The dam at Edward MacDowell Lake is located on Nubanusit Brook in Peterborough, about 14 miles east of Keene. From Nashua, the dam can be reached by taking U.S. Route 3 to Route 101A west (which turns into Route 101) through Peterborough. Continue on Route 101 for about two miles and follow signs to the dam.
Edward MacDowell Lake provides flood protection primarily to Peterborough. The project also provides flood protection to the downstream communities of Hancock, Bennington, Antrim, Deering, Hillsboro, and Henniker, all on the Contoocook River.
Construction of the dam began in March 1948 and was completed in March 1950 at a cost of $2 million. The project has prevented $20.8 million in flood damages since it was built (as of September 2011).
Edward MacDowell Lake consists of an earthfill dam with stone slope protection 1,100 feet long and 67 feet high; a gated concrete conduit, seven feet high, seven feet wide, and 275 feet long; and a chute spillway cut in rock. The spillway at Edward MacDowell Lake is unusual in that instead of being located adjacent to the dam as most spillways are, it is located 3.2 miles northeast of the dam, at Halfmoon Pond. The spillway has a concrete weir 100 feet long with a crest elevation 21 feet lower than the top of the dam. Discharges from the spillway flow from Halfmoon Pond into Ferguson Brook which, in turn, discharges into the Contoocook River.
There is a conservation pool at Edward MacDowell Lake covering an area of 165 acres and having a maximum depth of about seven feet. The flood storage area of the project totals 840 acres and covers parts of Hancock, Dublin, and Harrisville. The lake and all associated project lands cover 1,469 acres. Edward MacDowell Lake can store almost 4.2 billion gallons of water for flood control purposes. This is equivalent to 5.4 inches of water covering its drainage area of 44 square miles.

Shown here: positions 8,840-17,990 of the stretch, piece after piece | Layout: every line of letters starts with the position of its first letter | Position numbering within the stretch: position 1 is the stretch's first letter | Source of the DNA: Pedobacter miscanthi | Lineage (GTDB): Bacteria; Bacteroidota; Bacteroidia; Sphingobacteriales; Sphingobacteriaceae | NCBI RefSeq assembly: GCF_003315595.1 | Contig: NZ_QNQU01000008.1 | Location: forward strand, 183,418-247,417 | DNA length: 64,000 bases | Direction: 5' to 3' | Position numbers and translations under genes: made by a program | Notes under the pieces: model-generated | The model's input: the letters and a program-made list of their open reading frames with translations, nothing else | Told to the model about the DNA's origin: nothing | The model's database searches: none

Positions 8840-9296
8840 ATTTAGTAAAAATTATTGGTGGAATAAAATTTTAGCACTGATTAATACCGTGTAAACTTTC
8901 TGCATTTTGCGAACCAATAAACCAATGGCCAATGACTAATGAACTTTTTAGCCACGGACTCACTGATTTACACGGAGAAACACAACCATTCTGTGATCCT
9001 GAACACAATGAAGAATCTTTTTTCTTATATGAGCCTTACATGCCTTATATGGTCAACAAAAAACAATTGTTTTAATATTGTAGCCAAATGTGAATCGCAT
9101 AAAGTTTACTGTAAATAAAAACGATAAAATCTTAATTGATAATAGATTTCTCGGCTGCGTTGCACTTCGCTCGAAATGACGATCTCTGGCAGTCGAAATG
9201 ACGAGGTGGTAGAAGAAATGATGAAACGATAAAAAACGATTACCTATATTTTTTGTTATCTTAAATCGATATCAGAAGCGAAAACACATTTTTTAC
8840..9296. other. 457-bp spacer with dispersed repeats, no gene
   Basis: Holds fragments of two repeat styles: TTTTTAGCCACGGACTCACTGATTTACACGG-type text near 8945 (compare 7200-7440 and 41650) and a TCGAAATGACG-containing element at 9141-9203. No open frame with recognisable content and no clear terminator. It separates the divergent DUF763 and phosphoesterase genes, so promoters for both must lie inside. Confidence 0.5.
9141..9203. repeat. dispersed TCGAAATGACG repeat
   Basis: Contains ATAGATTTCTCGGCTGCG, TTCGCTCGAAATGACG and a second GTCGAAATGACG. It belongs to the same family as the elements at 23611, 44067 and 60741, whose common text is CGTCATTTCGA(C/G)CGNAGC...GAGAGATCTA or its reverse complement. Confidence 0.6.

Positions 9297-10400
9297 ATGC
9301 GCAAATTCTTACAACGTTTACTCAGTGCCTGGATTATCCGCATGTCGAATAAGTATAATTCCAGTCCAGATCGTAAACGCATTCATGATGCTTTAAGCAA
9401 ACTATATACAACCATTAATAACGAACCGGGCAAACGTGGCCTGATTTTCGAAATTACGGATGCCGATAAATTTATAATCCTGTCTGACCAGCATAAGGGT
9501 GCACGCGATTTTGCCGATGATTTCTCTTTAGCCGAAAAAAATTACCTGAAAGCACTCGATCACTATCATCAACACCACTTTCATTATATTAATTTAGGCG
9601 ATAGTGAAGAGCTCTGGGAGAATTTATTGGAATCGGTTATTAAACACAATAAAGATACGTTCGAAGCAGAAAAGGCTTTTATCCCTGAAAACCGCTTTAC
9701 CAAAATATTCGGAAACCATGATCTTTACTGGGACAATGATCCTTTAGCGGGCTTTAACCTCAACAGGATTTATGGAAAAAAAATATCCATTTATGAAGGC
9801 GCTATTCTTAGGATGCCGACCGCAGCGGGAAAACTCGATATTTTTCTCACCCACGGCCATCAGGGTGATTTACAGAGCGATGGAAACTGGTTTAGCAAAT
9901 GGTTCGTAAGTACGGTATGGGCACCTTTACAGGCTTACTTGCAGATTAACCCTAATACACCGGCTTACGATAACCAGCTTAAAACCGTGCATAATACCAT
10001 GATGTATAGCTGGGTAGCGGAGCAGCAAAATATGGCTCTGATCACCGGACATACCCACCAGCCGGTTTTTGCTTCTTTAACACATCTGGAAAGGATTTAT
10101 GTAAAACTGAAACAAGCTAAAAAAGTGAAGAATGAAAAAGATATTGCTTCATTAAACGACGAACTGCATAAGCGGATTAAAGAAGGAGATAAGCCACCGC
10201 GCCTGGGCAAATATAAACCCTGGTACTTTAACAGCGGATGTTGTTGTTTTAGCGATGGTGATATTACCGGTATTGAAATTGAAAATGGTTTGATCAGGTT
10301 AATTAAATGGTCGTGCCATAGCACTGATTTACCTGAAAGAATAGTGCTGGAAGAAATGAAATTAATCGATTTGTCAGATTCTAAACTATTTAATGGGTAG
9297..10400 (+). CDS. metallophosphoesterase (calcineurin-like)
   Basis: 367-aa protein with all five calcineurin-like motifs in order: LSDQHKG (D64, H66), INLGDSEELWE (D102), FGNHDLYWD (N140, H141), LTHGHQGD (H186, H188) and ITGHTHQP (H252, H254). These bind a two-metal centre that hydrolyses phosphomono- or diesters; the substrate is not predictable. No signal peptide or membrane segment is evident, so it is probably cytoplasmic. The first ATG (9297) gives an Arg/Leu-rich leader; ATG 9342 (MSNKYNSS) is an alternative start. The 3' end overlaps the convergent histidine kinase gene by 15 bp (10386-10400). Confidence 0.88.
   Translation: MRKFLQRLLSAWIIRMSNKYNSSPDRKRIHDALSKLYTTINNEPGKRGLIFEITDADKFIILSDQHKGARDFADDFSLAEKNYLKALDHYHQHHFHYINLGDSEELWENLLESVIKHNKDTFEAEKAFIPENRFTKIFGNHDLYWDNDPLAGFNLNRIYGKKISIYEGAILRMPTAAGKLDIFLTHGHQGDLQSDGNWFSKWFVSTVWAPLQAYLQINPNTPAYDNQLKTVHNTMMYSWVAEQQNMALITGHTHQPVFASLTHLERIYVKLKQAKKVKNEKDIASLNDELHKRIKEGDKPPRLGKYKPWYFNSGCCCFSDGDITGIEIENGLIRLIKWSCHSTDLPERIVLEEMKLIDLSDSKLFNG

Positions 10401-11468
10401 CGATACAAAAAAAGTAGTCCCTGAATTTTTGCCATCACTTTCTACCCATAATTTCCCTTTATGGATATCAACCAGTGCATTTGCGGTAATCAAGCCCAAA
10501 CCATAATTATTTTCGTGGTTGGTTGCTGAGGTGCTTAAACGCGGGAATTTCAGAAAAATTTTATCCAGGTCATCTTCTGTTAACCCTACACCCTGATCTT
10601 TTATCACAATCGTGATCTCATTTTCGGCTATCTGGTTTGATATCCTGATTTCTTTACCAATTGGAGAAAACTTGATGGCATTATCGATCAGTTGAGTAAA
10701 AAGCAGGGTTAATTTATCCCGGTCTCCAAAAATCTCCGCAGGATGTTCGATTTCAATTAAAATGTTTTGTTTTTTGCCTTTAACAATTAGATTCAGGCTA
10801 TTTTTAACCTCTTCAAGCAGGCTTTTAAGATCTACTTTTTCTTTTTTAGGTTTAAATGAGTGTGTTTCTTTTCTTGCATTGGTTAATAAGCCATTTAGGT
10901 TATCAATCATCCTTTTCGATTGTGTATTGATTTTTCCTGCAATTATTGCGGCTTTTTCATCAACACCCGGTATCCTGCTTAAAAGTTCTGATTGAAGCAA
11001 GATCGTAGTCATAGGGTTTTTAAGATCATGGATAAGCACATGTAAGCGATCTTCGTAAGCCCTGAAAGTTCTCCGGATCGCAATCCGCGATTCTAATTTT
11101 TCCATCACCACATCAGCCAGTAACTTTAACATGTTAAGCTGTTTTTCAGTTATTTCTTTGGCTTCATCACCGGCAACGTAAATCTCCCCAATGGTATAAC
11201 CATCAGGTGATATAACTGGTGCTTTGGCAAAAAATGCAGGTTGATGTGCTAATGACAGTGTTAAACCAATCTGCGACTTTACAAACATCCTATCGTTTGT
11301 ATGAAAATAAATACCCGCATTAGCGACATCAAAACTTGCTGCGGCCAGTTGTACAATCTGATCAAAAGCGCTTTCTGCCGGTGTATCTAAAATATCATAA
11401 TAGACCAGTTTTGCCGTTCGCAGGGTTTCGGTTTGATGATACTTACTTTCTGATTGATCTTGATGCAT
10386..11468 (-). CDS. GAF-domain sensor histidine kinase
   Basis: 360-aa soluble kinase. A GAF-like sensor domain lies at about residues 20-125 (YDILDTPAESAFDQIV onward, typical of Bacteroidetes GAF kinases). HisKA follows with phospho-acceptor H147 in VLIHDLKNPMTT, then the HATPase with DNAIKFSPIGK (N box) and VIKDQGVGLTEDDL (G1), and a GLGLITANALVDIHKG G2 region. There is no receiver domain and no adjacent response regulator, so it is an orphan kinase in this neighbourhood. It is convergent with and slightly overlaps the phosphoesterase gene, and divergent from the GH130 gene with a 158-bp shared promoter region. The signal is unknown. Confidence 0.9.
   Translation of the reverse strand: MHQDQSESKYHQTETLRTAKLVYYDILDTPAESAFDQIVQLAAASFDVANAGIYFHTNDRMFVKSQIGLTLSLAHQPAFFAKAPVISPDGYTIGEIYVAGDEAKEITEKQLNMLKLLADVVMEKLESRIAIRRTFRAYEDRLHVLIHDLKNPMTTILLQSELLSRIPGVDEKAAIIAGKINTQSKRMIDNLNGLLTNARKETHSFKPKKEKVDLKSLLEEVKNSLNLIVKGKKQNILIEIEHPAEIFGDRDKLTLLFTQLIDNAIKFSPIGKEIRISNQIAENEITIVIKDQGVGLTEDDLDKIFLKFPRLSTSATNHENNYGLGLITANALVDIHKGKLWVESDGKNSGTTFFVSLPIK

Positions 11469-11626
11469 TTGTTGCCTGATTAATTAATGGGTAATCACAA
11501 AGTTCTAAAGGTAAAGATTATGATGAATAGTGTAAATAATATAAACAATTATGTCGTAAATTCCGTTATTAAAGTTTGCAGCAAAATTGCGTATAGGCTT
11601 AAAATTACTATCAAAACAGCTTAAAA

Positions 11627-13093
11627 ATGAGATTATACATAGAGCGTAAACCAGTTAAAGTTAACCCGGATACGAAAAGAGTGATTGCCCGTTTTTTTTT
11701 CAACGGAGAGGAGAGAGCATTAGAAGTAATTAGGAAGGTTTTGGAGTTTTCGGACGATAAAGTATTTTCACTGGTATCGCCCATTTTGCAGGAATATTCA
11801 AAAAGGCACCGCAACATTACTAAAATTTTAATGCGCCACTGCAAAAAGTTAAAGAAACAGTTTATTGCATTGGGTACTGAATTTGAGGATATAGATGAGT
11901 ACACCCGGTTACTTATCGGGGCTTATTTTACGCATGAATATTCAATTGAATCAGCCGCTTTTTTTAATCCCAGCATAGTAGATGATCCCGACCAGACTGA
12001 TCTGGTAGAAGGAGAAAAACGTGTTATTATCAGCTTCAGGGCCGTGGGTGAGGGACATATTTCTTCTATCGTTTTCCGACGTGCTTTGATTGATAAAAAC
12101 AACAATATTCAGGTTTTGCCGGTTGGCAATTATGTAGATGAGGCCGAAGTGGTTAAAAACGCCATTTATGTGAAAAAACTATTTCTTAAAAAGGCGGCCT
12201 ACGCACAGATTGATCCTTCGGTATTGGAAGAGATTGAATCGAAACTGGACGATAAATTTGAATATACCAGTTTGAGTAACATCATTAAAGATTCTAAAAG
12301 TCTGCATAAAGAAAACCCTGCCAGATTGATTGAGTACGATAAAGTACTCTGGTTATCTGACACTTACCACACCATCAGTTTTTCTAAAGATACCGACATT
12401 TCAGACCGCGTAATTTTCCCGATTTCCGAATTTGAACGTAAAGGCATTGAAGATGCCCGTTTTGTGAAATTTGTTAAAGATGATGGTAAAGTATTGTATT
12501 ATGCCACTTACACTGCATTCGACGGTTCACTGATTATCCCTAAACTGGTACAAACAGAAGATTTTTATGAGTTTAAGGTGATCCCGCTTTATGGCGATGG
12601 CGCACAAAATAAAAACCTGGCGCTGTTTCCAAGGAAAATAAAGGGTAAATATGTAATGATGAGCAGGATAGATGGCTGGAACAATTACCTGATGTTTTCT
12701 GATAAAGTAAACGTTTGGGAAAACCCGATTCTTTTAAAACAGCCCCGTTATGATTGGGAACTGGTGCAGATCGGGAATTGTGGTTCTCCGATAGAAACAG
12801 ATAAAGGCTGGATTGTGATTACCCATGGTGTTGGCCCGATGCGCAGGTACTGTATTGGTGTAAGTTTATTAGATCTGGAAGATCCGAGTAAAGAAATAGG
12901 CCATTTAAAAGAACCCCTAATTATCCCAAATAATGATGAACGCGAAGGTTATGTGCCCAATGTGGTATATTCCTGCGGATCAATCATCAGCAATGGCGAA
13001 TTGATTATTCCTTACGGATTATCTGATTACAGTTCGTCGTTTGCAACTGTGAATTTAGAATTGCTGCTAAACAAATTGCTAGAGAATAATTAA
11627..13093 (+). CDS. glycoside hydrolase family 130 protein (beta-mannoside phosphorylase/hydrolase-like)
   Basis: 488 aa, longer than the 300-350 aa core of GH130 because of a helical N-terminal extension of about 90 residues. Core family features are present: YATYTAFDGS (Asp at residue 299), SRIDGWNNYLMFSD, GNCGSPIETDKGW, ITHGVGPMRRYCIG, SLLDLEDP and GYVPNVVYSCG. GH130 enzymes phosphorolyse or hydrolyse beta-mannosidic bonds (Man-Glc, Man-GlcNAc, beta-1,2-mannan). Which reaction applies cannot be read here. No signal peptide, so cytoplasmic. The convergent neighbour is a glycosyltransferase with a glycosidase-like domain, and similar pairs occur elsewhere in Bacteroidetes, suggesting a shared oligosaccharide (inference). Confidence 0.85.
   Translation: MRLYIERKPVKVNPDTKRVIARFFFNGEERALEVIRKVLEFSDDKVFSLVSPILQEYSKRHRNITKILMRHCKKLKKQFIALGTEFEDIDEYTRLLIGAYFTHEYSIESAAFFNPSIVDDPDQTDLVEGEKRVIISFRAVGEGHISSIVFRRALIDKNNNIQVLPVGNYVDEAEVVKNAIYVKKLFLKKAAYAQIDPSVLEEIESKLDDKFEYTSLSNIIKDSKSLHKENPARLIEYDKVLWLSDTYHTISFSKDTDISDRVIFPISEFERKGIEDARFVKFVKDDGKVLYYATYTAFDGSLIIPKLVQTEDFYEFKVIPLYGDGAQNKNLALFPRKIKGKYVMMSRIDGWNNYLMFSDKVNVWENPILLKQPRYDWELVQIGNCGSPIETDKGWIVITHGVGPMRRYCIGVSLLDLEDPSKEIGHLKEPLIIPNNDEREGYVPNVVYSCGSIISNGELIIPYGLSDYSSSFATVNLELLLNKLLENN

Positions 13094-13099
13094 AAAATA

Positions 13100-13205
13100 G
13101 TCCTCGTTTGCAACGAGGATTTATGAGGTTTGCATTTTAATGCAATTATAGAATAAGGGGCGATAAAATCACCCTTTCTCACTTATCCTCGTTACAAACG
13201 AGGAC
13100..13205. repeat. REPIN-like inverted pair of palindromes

Hydrologists and engineers in the Reservoir Control Center (RCC) in Concord, Massachusetts, make flood control decisions for all of New England based on data collected from many sources, including USACE Park Rangers and the National Weather Service. The highly sophisticated "Automated Data Collection System", relays lake and river levels and weather conditions to the RCC computer system via the Geostationary Operational Environmental Satellite.
Water flow is regulated through the dam by opening and closing the steel gates in the gatehouse. MacDowell Dam has three gates each weighing 4 tons. The project staff lower the gates to hold back flood waters behind the dam when the Contoocook River and the Merrimack River reach high levels. When these two rivers return to normal flows, the gates are raised enough to allow the water behind the dam to return to its normal pool elevation.
For more information, or for recreation opportunities, call (603) 924-3431 or visit the website at: http://www.nae.usace.army.mil/Missions/Recreation/EdwardMacDowellLake.aspx.
- Updated: 7 April 2016